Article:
by Douglas Royce, Senior Aerospace Analyst, Forecast International.
The four partner nations that developed the Eurofighter – Germany, the U.K., Spain, and Italy – ordered 472 aircraft through the end of 2018. With approximately 452 aircraft delivered by year’s end, the Eurofighter program is faced with a backlog of only 20 orders from the partners. We believe production of these aircraft will wrap up in 2020. The four partner nations are not expected to order additional aircraft, though plans may change if export orders cannot keep the line running.
Germany, for example, is considering replacing its fleet of Tornado jets with more Eurofighters. However, it is also considering the Boeing F/A-18E/F Super Hornet to fill the requirement. While buying more Eurofighters avoids the headache of maintaining separate training and maintenance pipelines for a second fighter type, the Super Hornet is well suited to the Tornado’s attack role and is significantly cheaper to acquire than the Eurofighter.
The center of the Eurofighter export market is the Middle East region, a traditional market for European combat aircraft.
Kuwait signed a $9 billion contract covering 28 aircraft in April 2016. The deal covered 22 single-seat and six dual-seat models built to the current Tranche 3 standard. Kuwait is also the launch customer for the new Captor-E AESA radar. The Kuwait Defense Ministry initially announced that two aircraft would be delivered in the fourth quarter of 2019, but recent reports indicate that Leonardo will deliver the aircraft during 2020-23.
In December 2017, Qatar finalized an order for 24 Typhoons to be built in Britain under a deal valued at GBP5 billion ($6.7 billion). Deliveries are scheduled to begin in 2022. The small Persian Gulf nation has already ordered 36 F-15s and 24 Dassault Rafale fighters. Adding yet a third type of high-end fighter makes little military sense because of the increased cost and complexity of sustainment and training, but these aircraft are bought primarily to advance a diplomatic agenda rather than as true warfighting assets.
The Kuwaiti and Qatari deals allow the Eurofighter consortium to stretch production into the mid-2020s.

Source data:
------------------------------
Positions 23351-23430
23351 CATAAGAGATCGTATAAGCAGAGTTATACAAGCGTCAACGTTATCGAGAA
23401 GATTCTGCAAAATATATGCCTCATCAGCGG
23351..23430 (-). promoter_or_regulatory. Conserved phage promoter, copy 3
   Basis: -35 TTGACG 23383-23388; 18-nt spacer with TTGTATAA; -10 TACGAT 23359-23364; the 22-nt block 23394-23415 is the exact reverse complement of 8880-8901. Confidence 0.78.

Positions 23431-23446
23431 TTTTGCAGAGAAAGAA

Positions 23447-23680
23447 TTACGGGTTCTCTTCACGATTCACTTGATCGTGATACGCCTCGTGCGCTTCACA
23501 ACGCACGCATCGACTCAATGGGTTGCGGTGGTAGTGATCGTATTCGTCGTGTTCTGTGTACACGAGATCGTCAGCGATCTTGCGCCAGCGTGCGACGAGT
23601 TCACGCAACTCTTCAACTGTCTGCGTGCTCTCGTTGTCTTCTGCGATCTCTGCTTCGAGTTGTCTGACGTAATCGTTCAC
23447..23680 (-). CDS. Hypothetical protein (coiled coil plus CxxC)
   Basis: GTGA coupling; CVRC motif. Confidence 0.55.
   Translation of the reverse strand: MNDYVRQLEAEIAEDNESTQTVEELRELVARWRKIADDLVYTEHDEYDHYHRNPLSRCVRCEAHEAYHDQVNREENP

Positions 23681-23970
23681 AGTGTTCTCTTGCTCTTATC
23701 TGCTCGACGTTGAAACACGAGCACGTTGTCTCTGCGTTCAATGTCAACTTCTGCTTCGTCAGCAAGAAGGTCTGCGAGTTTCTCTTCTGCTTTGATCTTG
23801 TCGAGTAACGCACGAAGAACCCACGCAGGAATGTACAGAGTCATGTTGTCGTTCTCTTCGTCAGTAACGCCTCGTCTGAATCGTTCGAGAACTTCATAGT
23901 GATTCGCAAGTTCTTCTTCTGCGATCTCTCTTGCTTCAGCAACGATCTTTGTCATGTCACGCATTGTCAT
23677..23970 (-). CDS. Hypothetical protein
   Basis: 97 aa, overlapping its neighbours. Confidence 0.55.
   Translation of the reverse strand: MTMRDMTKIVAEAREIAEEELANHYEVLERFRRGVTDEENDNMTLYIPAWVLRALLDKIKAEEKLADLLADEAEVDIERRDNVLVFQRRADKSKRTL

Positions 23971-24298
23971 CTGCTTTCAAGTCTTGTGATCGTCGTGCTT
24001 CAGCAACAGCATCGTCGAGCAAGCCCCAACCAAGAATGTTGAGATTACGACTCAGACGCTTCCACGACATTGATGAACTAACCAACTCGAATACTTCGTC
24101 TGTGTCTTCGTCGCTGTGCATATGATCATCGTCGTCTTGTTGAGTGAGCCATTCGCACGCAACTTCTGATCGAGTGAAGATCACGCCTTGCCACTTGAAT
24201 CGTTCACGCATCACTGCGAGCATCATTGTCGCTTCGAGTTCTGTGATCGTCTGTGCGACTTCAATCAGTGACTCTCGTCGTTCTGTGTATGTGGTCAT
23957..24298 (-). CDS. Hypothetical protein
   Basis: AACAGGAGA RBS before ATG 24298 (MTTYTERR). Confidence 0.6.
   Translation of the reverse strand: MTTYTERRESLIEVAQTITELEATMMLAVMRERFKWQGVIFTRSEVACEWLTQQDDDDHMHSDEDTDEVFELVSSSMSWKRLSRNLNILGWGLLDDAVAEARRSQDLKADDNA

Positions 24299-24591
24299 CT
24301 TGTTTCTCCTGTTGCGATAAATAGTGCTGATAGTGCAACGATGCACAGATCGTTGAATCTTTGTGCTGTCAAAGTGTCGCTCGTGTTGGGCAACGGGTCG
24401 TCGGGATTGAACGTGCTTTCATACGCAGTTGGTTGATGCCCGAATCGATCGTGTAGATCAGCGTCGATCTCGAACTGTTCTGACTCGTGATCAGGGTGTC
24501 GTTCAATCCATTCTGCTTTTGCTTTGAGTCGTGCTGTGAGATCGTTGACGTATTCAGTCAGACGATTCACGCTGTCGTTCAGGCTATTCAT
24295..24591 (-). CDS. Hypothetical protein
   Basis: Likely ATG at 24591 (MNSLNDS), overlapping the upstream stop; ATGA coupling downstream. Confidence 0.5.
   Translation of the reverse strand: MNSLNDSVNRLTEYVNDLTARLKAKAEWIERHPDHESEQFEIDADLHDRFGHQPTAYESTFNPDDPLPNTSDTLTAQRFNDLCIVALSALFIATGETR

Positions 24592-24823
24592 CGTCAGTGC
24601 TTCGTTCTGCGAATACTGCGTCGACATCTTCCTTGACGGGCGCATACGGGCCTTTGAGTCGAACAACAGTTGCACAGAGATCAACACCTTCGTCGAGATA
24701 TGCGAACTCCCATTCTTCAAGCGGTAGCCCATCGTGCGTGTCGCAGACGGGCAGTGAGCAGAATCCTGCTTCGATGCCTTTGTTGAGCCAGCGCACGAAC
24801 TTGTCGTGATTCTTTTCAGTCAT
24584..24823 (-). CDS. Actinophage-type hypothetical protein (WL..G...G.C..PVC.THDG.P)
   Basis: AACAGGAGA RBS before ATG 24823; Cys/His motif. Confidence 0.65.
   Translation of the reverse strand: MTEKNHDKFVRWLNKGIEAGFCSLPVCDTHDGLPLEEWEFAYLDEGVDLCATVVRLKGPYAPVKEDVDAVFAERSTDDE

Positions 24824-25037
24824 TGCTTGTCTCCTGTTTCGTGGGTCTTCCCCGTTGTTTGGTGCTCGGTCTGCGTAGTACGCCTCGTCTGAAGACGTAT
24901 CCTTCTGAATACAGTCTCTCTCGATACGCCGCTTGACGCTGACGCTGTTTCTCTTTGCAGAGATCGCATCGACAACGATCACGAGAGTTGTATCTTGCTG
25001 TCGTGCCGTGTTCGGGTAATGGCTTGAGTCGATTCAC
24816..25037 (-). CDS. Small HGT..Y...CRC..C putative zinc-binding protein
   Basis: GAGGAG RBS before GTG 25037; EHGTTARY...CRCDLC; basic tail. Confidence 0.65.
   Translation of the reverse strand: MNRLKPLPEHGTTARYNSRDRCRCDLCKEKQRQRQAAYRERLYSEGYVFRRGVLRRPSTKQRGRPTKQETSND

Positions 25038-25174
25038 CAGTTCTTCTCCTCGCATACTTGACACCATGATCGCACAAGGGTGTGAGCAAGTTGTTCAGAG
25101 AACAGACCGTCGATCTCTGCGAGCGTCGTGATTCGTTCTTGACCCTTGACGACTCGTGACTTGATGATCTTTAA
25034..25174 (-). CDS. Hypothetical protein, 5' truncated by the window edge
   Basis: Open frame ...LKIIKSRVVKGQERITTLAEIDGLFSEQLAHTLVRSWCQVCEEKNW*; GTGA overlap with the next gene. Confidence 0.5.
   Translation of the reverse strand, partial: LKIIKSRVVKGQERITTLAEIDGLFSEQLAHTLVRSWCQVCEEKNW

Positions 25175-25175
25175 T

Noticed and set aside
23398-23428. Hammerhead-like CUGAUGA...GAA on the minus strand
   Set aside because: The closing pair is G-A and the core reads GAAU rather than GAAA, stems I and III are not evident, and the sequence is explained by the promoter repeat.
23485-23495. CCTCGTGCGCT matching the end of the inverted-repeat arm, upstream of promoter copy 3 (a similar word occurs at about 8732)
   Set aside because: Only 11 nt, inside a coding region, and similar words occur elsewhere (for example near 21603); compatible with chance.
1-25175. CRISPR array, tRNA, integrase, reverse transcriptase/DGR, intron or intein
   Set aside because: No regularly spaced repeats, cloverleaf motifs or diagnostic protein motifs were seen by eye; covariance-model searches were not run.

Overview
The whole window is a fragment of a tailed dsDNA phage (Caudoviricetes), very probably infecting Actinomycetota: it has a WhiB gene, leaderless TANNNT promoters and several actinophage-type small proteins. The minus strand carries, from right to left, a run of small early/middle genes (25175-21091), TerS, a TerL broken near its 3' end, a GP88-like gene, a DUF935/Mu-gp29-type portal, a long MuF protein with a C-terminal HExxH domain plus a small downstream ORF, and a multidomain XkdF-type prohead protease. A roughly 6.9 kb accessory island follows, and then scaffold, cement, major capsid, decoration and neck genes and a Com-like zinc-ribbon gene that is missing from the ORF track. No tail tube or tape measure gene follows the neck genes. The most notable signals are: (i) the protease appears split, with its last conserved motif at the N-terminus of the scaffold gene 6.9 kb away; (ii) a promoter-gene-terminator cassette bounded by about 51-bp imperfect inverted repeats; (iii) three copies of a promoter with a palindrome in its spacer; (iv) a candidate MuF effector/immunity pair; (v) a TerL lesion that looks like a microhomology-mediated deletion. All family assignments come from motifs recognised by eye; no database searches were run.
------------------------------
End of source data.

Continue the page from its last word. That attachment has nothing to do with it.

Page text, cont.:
In March 2018, the British government announced the signature of a new Memorandum of Understanding with Saudi Arabia covering 48 more Typhoons. The government did not say at the time when a new contract would be signed or when deliveries would begin. The diplomatic backlash to the kingdom’s killing of journalist Jamal Khashoggi in October 2018 complicates negotiations and may kill a new order entirely, and we are not yet forecasting production of the new order for the Saudi force.
Germany needs to replace its fleet of 85 Tornado jets by 2030, and expanding its fleet of Eurofighters is one option. The Typhoon will likely face off against the Lockheed Martin F-35 if the German Ministry of Defense holds a competition. The F-35 is optimized for ground attack missions and offers a level of stealth the Typhoon can’t match, and it may have an edge for the German contract.
Elsewhere, Eurofighter’s biggest problem at this stage of the program is that the potential market for new heavy twin-engine fighters is limited mostly to a few Persian Gulf states and wealthy Asian nations, many of which have already contracted for advanced fighters and are now out of the market. Each new sale makes securing the next one harder.
Sales efforts will also be complicated by an expected surge of used Eurofighters onto the secondhand market as partner nations reduce their fighter fleets. For example, the U.K. is planning to retire at least a portion of its Tranche 1 fighters in coming years. These air superiority fighters will be available on the used market, potentially competing with sales of new Typhoons.